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April 28, 1944 - Image 3

Resource type:
The Michigan Daily, 1944-04-28

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. -VRI~DAY, MA4Y -9, 1944



.._ _ ._._ .r ..-


To Meet Irish in Opener of Two-Game Series


Thinelads Enter Only OneI

Event Today at
Special to The Daily
PHILADELPHIA, April 28.-Mich-
igan's track team making its first
outdoor appearance of the season,
will enter one relay event, the dis-
tance medley, here today in the op-
ening afternoon of the 50th annual
Penn Relays.
Only four of the eight Wolverines,
entered will see action today in Mich-
igan's assault on the Pittsburgh's
record of three relay firsts. Tomor-
row the other three Maize and Blue
combinations will compete.
Ufer To Lead Off
Bob Ufer will lead off for Michigan
in the distance medley event, run-
ing a 440, followed by Will Glas, who'll
run an 280, and Bob and Ross Hume,
who'll run a % mile and a mile, res-
Forty colleges in all are entered
in the games, besides a host of bril-,
liant individual stars. Among the
latter are Barney Ewell, the great
sprinter representing Camp Lee; Dal-

Penn Relays
las Dupre, NCAA broad jump champ
in 1942 and former Big Ten hurdle
and dash titlist, now a midshipman
at Asbury Park; Lieut. Ollie Hunter,
former Notre Dame distance star;
Don Burnham, brilliant miler; and
Bill Hulset holder of the fastest time
for an outdoor mile run by an Am-
Three Other Teams To See Action
Three other Michigan teams will
see action tomorrow. Both Humes,
Dick Barnard and John Purdue will
compete in the four mile relay; Ufer,
the Humes and either Barnard or
Purdue will run in the two-mile
event; while Jim Pierce and Fred
Negus, whowon't arrive in town until
tomorrow, will join Glas and Ufer to
make up the mile quartet.
Bill Dale, Wolverine high-jumper,
was also scheduled to compete in
his specialty, but has decided against
making the 'trip.
Today's distance medley event
won't start until 5:10 p.m., and will
be at the end of the day's proceed-


Hirsch Given Starting Assignment;
lartin Will Twirl for Notre Dame
Rykovich, Former Halfback Star, Aids Visitor's Batting Power;
Gilhool'ey Is Son of Coach Fisher's Former Yankee Teammate

Netters Start Big Ten Season
Against Minnesota,_Chicago

The Wolverine baseball team with
two Conference wins over Iowa to
their credit already this week, face
the fighting Irish of Notre Dame with
right hander Elroy Hirsch on the
mound in the first of a two-game
series this afternoon at 4 p.m. at
Ferry Field.
The Notre Dame team is rated as
one of the finest in the midwest. In
the season's opener against Indiana
the Irish showed power at the plate
and finesse afield by taking a double-
header from the Hoosiers, 10-5 and
Martin Pitches Sut Out
The shut out was pitched by Navy
V-12 trainee, Bill.Martin, who is the
number one member of the mound
staff. Martin, who played in the De-
troit Federation, has had more ex-
perience than the rest of the Irish
Notre Dame took a two-game series
from Wisconsin, winning by the
close score of 2-1 in the first game,
and by blasting out ten hits and
profiting from the ten errors com-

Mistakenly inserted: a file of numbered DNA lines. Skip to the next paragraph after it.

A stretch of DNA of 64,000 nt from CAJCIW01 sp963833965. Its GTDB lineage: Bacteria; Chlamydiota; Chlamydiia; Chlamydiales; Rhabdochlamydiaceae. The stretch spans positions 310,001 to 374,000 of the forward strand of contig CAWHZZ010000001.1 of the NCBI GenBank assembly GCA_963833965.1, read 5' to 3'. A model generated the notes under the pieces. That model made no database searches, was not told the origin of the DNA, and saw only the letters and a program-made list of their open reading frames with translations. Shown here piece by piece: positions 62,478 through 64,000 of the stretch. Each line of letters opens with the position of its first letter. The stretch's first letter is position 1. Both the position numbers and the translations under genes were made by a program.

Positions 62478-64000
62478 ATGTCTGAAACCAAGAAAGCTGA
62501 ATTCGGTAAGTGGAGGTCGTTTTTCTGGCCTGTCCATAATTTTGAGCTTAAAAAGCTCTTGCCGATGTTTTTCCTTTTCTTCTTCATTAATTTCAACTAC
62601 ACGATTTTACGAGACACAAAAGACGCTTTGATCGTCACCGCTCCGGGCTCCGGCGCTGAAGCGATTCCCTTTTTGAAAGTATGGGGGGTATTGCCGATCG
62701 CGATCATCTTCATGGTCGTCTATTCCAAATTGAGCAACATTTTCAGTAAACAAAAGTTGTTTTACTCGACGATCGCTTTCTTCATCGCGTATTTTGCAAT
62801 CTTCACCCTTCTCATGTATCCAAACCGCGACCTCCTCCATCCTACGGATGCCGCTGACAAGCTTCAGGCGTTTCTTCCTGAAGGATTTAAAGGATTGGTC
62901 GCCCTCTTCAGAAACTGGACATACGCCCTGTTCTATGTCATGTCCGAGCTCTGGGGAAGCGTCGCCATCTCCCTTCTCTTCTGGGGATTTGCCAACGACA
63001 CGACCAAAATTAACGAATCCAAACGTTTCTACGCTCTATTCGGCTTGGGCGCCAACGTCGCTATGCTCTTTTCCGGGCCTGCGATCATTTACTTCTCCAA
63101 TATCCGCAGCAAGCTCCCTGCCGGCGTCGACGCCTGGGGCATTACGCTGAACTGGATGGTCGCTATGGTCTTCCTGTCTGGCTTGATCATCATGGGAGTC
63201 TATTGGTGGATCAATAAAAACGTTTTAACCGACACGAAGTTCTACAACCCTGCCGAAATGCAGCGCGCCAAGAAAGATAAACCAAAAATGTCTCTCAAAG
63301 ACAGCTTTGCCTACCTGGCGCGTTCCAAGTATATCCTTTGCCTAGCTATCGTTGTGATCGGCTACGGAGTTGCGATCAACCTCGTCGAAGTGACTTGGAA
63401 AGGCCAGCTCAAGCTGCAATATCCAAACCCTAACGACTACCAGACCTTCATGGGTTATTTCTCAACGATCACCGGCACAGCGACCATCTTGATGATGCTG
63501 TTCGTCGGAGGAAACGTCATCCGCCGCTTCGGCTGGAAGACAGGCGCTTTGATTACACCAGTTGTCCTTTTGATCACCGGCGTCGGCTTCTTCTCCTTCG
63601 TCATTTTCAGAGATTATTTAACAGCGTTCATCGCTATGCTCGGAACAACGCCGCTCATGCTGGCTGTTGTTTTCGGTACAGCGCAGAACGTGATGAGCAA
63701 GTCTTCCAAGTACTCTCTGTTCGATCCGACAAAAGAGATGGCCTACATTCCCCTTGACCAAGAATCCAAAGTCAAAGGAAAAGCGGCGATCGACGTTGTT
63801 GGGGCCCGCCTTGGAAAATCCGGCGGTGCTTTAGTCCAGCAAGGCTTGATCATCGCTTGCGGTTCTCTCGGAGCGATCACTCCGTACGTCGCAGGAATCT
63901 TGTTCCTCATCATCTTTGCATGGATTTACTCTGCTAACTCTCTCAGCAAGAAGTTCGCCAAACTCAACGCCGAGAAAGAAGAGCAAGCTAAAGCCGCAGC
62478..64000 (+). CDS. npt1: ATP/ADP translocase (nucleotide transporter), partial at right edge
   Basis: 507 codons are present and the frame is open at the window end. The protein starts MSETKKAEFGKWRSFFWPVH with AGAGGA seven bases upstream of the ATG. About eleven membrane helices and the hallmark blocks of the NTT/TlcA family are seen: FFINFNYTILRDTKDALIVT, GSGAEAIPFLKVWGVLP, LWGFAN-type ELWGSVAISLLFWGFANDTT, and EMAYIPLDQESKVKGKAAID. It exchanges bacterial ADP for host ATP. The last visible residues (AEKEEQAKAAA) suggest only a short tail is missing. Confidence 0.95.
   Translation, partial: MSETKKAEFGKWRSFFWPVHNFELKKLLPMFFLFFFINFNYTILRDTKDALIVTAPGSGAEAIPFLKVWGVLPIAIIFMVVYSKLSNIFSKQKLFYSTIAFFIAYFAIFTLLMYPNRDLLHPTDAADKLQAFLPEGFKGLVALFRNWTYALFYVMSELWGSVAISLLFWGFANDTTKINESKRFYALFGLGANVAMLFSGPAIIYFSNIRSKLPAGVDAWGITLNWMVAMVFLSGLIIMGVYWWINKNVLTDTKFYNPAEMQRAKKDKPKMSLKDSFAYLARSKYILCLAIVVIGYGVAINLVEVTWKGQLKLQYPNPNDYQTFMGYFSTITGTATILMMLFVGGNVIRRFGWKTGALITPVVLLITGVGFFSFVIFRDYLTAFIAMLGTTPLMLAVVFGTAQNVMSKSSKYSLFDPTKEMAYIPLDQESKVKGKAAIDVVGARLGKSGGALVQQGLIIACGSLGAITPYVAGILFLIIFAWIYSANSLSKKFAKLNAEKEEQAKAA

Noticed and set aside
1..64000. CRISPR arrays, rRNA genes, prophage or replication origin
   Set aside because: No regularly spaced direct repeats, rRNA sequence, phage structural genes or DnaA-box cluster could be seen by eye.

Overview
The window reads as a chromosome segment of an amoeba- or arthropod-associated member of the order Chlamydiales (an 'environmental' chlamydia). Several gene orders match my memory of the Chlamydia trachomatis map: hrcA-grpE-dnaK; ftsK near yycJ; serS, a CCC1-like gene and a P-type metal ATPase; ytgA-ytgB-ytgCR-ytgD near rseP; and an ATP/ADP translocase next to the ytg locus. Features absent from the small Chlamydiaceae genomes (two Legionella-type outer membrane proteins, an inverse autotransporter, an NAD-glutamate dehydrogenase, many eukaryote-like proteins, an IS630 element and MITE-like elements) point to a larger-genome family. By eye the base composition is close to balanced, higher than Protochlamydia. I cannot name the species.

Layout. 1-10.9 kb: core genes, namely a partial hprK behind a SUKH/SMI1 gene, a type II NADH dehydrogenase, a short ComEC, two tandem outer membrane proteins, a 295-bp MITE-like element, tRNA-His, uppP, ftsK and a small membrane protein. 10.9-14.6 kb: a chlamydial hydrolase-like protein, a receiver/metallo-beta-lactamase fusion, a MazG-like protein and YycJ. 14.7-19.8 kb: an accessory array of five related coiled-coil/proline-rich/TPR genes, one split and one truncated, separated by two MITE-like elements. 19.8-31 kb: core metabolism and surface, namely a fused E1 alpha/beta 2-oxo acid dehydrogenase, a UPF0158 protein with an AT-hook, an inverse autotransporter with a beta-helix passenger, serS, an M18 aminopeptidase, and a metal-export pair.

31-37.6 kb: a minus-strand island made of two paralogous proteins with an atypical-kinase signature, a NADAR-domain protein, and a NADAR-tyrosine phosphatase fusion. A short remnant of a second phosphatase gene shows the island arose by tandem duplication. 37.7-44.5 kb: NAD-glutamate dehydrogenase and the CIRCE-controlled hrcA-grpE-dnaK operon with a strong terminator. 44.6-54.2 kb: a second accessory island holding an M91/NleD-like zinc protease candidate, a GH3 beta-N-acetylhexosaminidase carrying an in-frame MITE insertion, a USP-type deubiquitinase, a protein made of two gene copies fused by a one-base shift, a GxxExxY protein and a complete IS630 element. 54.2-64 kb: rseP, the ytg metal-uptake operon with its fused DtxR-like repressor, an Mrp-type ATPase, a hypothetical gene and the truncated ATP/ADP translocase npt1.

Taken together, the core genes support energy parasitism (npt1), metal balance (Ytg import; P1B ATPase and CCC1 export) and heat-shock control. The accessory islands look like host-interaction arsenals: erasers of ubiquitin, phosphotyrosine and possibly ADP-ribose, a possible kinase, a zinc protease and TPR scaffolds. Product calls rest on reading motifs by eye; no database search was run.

mitted by the Badgers the Irish team
trounced them again, 8-1.
Rykovich Stars in Outfield
Notre Dame his a fine fielding
team as well as power at the plate.
In the outfield is Marine transfer
from Ilinois, Julius Rykovich who
starred at right halfback for the
Irish football team last season. In
the game against Wisconsin, Ryko-
vich got two long doubles and was
robbed of a home run by a spectac-
ular catch.
On the Illinois baseball team last
spring he batted in the clean-up
spot, but for Notre Dame his name
is seventh on the roster which shows
somewhat the hitting power of Jake
Kline's squad.
Gilhooley Shows Promise
Flanking Rykovich in the outfield
is a newcomer, Frank Gilhooley, the
son of the Frank Gilhooley, who,
while playing for the New York Yank-
ees in 1916 and "17, was generally
considered the fastest thing in the
American League and was a team-
mate of Michigan's coach, RayFisher.
Jake Kline, the Irish coach, says
that the boy has inherited his fath-
er's speed and fields very well, but

in tomorrow's contest. Against Wis-
consin last week, Zieminski allowed
only two hits in the game which Notre
Dame won, 8-1.
Behind the plate is one of the two
veterans on the Irish team, Tommy
Sheehan whom Coach Kline defin-
itely considers a major league pros-
Another member of Frank Leahy's
grid squad, Bobbie Klein, is playing
the shortstop position for his secnd
In preparation for today's game the
Wolverines went through a light bat-
ting practice yesterday.
Coach Ray Fisher was well pleas-
ed with the debut of his bal Iteam,
commenting, "My infield combina -
tino lived up to pre-season promises
and left hander Bo Bowman exceeded
my expectations on the mound. How-
ever, Iowa's strength was in their
left hand hitters and they were def-
initely at a disadvantage against the
Wolverine southpaws. The real test
will come today and tomorrow against
Notre Dame."
Tobin Pitches First
No-Hitter Since '41
BOSTON, April 27.-(AP)-Jim To-
bin hurled the first no-hit, no-run
game in the major leagues since 1941
today when he pitched the Boston
Braves to a 2 to 0 victory over the
Brooklyn Dodgers. Tobin accounted
for one of the Braves' runs with a
homer in the eighth.
Only two men reached first base as
the 32-year-old right hander turned
in the first no-hit game since Lon
Warneke of the Cards blanked the
Cincinnati Reds 2-0 on Aug. 30, 1941,


Michigan's varsity net squad opens
its Big Ten season with a flourish this
week-end at Chicago, as the racquet-
wielders take on two Western Con-
ference opponents, Minnesota and
Saturday afternoon will mark the
starting match against the Gophers,
when the Maize and Blue netters will
first have the opportunity to find
out if they play the brand of tennis
that is necessary to win Big Ten
tennis matches this year.
Has Been Testing Team
Coach LeRoy Weir has been run-
ning off intra-squad matches again
this week to get the best possible
starting line-up. As a result of these
games there have been two changes in
the team, making for what Weir
hopes will be an even better balanced
squad than that which defeated West-
ern Michigan last week-end, 8-1.
Jim Froelich, West coast transfer
Three-Year:Day Course
Four-Year Evening Course
Member Assn. of American Law Schools
-Under accelerated plan, Day Course may be
completed in two years; Evening Course
in two years and eight months.
On June 12th and September 25th, 1944,
a .d February 5th, 1945.
For further information address
Registrar Fordhom University
School of Law
302 Broadway, New York, 7, N.Y.

who won a hard-fought three set
battle last week-end, has been moved
from number three singles position
to number two slot by virtue of a
victory over Roger Lewis.
Gulic To Play in Sixth Place
Merle Gulic, another newcomer to
the squad, will now play number six
singles as he trimmed Roy Boucher,
veteran netter in practice recently.
This leaves a starting lineup of Jinx
Johnson, Froelich, Lewis, Bill Ford,
Dave Post and Gulic, while the three
doubles matches will be handled by
Froelich and Lewis, Johnson and
Ford and Gulic and Boucher.